While much of the community’s attention has been focused lately on the purchase and possible development of the vacant Skipper’s restaurant property, the Port of Edmonds is hoping citizens will turn their attention to a much larger piece of land — the Harbor Square business complex.
Last week, the Port Commission hosted a community workshop to showcase three different options for redeveloping the aging 14.62-acre complex, which now includes the Harbor Square Athletic Club and Tennis Center, the Harbor Inn hotel and numerous businesses located among five buildings on the site.
All five commissioners were clear about their commitment to actively involve citizens in a thoughtful, deliberate process before proceeding with any detailed planning for the property. “Over the years, many studies have been done (in Edmonds) that sit on the shelf,” Commissioner Jim Orvis said. “Our intent is not to repeat that approach and to talk to the community first, then involve consultants.”
The reason for redeveloping the property, which the Port acquired for in 1978, is clear, the commissioners said. “They are tilt-up buildings that were thrown up by developers,” Orvis said. “Unfortunately, they were never built to last.” Because the structures were constructed without proper foundations, they are also sinking, he added. Maintaining the properties over the long term is increasingly expensive, the value of the property has decreased, and the Port has a balloon mortgage payment of $6.3 million due in 2016.
An ideal redevelopment plan would benefit the community as well as the public sector interests (the Port and the City of Edmonds) and the property developer, said Commissioner Marianne Zagorski.”The Port needs enough money to pay off its mortgage, the developer needs to make money, and the city needs money” — we’re going broke,” she added.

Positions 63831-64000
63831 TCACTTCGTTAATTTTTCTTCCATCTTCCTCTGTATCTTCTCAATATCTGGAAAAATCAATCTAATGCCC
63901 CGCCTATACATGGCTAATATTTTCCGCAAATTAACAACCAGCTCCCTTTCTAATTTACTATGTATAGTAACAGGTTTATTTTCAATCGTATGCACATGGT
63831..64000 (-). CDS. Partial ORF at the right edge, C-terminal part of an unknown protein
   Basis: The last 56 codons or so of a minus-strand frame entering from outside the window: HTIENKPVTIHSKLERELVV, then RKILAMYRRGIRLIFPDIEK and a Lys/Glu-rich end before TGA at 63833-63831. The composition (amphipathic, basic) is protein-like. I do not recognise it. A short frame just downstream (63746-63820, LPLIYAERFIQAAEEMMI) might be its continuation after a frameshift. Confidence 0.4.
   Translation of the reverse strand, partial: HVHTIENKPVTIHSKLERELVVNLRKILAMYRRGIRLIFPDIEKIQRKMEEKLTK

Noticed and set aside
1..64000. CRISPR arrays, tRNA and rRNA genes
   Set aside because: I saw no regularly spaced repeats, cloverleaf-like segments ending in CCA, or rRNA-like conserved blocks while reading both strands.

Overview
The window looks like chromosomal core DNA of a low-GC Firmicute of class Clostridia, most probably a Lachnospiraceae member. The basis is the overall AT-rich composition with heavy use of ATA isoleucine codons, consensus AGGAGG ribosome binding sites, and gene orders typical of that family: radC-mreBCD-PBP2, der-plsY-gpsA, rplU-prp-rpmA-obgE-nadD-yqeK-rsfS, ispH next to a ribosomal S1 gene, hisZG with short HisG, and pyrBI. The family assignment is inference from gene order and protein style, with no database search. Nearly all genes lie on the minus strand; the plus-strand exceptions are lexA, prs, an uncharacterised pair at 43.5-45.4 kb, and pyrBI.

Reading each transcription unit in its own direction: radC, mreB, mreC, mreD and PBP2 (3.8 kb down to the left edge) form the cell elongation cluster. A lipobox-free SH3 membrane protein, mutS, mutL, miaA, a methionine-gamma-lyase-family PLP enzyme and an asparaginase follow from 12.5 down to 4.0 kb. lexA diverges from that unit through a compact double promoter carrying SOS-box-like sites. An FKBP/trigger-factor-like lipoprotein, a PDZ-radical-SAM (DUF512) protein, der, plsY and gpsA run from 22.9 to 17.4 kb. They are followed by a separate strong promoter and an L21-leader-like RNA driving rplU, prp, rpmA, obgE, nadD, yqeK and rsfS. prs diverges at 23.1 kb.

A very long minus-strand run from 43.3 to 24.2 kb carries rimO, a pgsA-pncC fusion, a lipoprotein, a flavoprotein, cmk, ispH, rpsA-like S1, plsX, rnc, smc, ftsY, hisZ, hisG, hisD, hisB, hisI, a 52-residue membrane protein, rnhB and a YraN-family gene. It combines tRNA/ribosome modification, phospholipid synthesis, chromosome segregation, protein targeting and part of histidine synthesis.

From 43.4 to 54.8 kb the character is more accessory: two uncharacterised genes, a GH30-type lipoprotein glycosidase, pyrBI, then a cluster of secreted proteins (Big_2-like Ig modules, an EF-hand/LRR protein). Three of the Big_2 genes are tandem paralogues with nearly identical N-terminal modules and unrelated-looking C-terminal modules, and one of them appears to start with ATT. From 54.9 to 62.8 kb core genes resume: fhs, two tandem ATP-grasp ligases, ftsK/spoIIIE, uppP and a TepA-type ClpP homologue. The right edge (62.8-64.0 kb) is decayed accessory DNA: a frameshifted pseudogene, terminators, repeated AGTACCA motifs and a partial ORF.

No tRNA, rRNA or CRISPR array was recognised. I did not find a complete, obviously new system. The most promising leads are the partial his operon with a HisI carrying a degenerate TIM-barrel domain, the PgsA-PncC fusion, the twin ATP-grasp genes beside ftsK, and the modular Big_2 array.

Those attending the May 5 meeting had an opportunity to study a series of story boards on easels that showed three different development options: 1) an office-retail concept that would add square footage but focus on Harbor Square’s current office-retail mixed development; 2) a 35-foot mixed use concept that would include the addition of three-story buildings with retail as well as residential townhouse/condominium units; and 3) a three- to five-story mixed use concept that would feature condominiums/townhouses and retail but would require a city code change to permit buildings up to five stories tall. In all three scenarios, it is expected that both the hotel and the athletic club will remain. (The hotel and the tennis center are privately owned, both with long-term ground leases, while the Port owns the main athletic club building.)
The reason for considering taller buildings is simple, said Port Executive Director Bob McChesney: By allowing more density, they would provide the potential for increased revenue and thus a greater financial incentive for a private developer interested in purchasing the property.
When asked by a workshop attendee whether the taller buildings would disrupt views, McChesney said that work on that issue “will be done in partnership with the city” as the process moves forward.
Following a question during the comment period from Barbara Tipton of Friends of the Edmonds Marsh, McChesney and the commissioners stressed that all three concepts would be sensitive to the environmental concerns surrounding the Edmonds Marsh, which borders the Harbor Square property to the south. The existing buffer area between the property and the marsh would remain, and there are potential “mitigation opportunities” to enhance the buffer, promote native vegetation and possibly daylight Willows Creek, which is now routed through an underground culvert.
The next step is the gather additional community feedback. Citizens are encouraged to share their comments during commission meetings — usually on the second and last Mondays of each month — or via phone or email (contact information for each commissioner is located here.)